Vatican City, Nov 2, 2016 / 23:01 pm
Amid reports of a possible agreement concerning the appointment of Chinese bishops, it is useful to look at the Church's relations with Vietnam as a possible model for the development of relations between China and the Holy See.
The agreement will likely be based on Cardinal Pietro Parolin's model implemented in Vietnam back in 1996: the Holy See proposes a set of three bishops to the Hanoi government, and Hanoi makes its choice.
This way has some problems: the Vietnam administration often delays its approval, leaving dioceses vacant for years. Then, when they make the choice, they usually prefer a pro-government candidate.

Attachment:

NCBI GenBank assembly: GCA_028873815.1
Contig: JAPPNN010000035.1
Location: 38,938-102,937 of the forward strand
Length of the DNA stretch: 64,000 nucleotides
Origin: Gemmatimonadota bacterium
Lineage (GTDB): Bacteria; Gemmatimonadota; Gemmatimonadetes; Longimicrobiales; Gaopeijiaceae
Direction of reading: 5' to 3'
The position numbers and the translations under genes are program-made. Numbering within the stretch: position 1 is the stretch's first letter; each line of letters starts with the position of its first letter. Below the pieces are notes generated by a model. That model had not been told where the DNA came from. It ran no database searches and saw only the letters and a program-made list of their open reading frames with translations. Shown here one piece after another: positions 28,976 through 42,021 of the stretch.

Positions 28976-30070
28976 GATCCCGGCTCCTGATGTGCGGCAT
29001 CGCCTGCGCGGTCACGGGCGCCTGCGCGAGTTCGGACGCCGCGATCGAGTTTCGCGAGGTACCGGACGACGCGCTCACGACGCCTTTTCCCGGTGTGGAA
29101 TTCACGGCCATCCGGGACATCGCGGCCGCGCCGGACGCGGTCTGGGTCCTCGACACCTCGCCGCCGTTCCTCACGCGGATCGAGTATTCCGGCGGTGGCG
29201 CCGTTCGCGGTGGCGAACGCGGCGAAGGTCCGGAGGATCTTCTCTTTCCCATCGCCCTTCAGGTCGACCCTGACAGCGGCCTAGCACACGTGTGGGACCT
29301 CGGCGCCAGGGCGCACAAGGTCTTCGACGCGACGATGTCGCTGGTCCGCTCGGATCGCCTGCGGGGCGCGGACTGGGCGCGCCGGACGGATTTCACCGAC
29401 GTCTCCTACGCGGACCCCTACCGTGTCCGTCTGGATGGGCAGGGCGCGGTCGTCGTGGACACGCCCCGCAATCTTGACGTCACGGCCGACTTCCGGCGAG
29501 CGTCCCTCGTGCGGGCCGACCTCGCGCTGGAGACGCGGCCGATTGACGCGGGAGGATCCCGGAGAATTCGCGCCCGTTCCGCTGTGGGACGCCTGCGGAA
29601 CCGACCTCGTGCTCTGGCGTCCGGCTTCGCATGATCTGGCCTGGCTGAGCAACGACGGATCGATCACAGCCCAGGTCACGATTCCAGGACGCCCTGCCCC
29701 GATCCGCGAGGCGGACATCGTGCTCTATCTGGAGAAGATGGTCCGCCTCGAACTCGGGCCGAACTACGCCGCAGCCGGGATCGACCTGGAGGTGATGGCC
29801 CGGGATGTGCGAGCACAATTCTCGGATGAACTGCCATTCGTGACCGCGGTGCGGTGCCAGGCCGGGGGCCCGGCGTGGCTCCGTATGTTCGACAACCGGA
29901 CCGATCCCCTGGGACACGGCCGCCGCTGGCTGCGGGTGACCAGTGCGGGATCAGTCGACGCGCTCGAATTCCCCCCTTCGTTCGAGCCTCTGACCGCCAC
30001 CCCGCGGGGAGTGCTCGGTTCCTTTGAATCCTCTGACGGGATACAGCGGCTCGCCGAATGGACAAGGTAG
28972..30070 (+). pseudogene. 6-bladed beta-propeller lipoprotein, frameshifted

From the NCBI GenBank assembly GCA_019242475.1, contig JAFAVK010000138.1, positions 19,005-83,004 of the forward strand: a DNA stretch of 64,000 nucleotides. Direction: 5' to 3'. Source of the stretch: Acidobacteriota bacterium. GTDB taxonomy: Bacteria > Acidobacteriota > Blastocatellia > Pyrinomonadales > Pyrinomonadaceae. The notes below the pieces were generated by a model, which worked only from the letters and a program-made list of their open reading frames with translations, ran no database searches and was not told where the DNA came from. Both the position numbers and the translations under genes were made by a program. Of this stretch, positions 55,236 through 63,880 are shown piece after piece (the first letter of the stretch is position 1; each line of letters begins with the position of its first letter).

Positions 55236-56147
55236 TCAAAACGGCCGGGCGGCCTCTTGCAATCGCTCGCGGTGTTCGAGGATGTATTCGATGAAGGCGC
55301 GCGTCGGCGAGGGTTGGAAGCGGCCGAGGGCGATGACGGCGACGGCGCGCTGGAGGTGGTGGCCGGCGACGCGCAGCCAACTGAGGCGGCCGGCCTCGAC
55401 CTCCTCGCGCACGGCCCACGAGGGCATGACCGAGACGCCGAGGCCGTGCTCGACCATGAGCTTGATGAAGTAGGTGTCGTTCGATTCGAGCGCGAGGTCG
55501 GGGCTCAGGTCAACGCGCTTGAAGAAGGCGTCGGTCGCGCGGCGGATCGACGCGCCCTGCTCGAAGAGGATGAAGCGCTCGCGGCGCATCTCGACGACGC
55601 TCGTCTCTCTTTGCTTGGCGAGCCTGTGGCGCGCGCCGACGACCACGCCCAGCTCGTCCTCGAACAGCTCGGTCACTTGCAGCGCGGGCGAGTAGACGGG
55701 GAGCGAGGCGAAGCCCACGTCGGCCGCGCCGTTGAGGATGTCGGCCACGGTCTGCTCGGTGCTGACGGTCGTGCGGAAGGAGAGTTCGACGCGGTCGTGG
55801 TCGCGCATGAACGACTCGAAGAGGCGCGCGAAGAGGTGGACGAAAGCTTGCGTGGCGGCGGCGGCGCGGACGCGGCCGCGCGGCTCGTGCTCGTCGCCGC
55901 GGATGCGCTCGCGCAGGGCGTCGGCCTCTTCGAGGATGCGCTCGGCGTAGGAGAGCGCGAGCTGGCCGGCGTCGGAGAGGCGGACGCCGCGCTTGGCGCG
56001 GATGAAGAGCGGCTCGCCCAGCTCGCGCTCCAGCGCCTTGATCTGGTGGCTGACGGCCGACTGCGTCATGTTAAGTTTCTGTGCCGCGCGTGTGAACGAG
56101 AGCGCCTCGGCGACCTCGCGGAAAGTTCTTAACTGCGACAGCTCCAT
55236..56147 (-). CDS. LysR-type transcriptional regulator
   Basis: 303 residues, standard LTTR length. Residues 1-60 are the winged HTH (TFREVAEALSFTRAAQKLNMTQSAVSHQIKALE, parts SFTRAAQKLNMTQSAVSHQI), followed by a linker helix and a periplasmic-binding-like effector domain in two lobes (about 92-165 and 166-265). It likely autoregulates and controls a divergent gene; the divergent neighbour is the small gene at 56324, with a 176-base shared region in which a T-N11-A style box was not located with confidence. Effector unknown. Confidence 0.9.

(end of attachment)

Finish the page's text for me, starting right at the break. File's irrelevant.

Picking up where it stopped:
Cardinal Parolin, the Holy See's Secretary of State, told nuncios gathered in Rome Sept. 16-18 that the talks with China deal with the appointment of bishops, and do not deal with any possibility of establishing diplomatic ties.
His remarks are the signal that the Holy See is putting into action a step by step approach in relations with China.
Holy See policy with China has become a major focus of discussion.
Cardinal Joseph Zen, archbishop emeritus of Hong Kong, has criticized the possible agreement about the appointment of bishops. He has remarked in an open letter in August, and in other interventions, that the agreement would change nothing in terms of religious freedom in China. For him, that is the main problem.